Sunday, September 18, 2011
President Obama has signed a new patent bill (“The Leahy-Smith America Invents Act”) into law, but analysts are questioning whether it wil really create more jobs, or invite turf-protection keeping out other innovation, as we’ve noted here before with patent abuse.
CNN Money has a story on it here. The story gives the chronicle of i4i and Microsoft.
The White House has a press release on the bill, signed at a local high school, here.
The White House claims that the law will reduce litigation.
The bill was HR 1249 and became Public Law 112-29. The govtrack reference is here. Sponsored in the Senate by Patrick Leahy and by Lamar Smith (R) in the House.
Saturday, September 03, 2011
Would gay bars want to trademark their names? A road adventure (and a warning about red light cameras)
Driving down Philadelphia Street in Ocean City (coming down from Rehoboth) I noticed a “JR’s” steak house. Actually, from the quick picture while stopped at a light, I see "JR's Ribs".
I wondered, mischievously, could the use of that name produce a trademark problem since the chain of gay bars with that name is so well known (in several cities, at least Washington, Dallas, Houston and Denver).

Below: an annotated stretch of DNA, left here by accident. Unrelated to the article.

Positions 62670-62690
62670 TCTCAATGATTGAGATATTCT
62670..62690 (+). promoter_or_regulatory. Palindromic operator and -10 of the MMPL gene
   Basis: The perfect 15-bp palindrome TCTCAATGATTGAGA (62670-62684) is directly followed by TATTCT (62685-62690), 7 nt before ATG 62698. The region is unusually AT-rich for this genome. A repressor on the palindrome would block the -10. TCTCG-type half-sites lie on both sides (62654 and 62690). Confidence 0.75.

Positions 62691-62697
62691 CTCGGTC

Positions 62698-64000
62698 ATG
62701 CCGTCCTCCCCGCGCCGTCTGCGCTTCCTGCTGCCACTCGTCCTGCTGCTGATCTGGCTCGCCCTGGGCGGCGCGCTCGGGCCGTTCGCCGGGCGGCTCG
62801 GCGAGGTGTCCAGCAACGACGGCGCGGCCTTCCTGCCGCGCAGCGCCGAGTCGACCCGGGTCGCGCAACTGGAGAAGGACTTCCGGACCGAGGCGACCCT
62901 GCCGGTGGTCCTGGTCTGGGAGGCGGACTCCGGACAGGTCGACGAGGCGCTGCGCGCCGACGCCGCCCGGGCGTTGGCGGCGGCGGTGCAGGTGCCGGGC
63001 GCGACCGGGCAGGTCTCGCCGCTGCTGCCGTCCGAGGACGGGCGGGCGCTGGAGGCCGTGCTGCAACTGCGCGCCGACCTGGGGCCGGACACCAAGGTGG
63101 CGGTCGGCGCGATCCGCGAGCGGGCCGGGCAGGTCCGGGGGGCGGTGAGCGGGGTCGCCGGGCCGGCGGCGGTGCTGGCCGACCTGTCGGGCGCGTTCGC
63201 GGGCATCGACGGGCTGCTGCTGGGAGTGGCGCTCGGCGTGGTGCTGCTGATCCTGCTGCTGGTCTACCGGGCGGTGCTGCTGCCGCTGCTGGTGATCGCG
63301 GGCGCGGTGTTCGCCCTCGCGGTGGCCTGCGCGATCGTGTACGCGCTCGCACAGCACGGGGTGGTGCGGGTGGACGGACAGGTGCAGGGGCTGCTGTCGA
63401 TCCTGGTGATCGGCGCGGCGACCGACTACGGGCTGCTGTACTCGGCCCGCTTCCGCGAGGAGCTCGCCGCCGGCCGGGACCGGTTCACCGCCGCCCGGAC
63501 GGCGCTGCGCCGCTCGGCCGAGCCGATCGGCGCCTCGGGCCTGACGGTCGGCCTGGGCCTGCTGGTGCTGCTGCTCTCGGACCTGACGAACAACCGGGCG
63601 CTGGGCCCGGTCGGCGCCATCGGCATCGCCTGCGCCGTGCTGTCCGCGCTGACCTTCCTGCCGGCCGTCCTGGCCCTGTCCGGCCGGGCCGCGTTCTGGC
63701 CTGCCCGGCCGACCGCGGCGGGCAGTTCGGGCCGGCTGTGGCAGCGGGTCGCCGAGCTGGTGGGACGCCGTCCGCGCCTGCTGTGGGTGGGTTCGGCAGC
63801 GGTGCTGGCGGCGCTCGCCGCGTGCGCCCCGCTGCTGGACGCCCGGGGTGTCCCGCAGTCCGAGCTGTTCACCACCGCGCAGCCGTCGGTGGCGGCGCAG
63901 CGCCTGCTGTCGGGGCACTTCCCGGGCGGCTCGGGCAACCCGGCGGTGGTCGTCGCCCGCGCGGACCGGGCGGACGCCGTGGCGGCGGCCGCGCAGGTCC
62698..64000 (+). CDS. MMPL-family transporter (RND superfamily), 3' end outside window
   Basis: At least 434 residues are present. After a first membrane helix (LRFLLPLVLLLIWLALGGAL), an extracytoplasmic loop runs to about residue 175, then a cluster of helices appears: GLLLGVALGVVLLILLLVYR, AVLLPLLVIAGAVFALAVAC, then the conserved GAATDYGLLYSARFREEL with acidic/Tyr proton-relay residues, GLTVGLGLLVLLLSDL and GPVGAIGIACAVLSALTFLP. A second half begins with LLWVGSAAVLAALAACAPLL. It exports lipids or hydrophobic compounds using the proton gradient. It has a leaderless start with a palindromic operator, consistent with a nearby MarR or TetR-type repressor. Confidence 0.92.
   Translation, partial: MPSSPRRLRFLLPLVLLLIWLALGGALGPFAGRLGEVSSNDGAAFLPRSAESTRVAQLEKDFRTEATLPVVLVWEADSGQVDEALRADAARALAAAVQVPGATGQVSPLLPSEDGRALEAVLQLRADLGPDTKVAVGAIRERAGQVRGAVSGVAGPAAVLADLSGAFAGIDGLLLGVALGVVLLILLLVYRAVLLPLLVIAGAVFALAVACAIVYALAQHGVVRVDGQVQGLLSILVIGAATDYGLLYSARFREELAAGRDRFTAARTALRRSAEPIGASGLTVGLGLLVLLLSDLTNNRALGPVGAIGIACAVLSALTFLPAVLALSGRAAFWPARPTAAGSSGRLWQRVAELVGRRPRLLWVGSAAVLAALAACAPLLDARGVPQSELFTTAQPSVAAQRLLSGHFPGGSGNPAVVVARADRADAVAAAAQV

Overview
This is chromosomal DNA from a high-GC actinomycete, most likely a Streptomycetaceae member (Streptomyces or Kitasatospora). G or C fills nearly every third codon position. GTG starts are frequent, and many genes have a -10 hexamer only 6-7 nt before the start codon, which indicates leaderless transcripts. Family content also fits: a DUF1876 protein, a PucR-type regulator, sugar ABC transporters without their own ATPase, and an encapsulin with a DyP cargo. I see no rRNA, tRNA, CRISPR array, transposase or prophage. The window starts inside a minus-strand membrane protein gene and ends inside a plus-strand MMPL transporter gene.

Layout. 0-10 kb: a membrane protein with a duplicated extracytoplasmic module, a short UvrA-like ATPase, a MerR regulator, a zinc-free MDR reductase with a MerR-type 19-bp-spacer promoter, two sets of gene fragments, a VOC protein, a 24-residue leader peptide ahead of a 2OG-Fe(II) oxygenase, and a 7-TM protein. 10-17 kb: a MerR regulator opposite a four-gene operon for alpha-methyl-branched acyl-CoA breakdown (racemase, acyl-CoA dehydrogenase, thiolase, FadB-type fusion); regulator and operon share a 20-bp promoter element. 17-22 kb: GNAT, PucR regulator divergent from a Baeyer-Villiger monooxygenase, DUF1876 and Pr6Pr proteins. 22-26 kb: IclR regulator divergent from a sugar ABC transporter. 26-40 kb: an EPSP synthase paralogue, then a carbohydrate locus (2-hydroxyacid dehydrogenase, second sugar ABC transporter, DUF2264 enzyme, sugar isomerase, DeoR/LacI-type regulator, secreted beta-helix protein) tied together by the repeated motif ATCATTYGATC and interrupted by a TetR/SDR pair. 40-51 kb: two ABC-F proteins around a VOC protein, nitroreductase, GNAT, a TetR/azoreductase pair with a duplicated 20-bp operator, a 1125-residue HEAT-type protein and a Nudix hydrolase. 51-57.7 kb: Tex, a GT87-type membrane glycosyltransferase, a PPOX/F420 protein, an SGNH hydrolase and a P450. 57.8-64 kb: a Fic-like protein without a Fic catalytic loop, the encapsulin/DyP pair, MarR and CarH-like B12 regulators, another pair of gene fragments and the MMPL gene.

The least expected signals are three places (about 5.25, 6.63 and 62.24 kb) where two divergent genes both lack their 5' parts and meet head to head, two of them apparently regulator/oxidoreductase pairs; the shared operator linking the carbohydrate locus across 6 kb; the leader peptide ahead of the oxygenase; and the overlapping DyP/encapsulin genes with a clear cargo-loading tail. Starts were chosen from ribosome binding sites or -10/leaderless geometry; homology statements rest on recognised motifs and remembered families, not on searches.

But the name has been used in suburbs and other cities for family restaurants, apparently. And in Dallas, other characters from the show generate names of gay bars, like SueEllen’s.
Trademark law generally allows the same name to be used for different kinds of businesses, because they won’t cause “confusion”, although that idea hasn’t always been followed well. Certainly, a character in a show is a different entity from an eating or dancing establishment.
But as the gay community becomes more seamless, at least in many parts of the country (with the acceptance of gay marriage in some states), would the idea that a brand needs to convey whether a place is gay or straight hold water? I wonder.
One other thing about Philadelphia Street (southbound). I noticed red light cameras at every intersection, but no signs warning about photo enforcement of traffic laws (becoming common in some areas in Maryland).
What gives there? (A photo enforcement camera should cause consumer confusion.)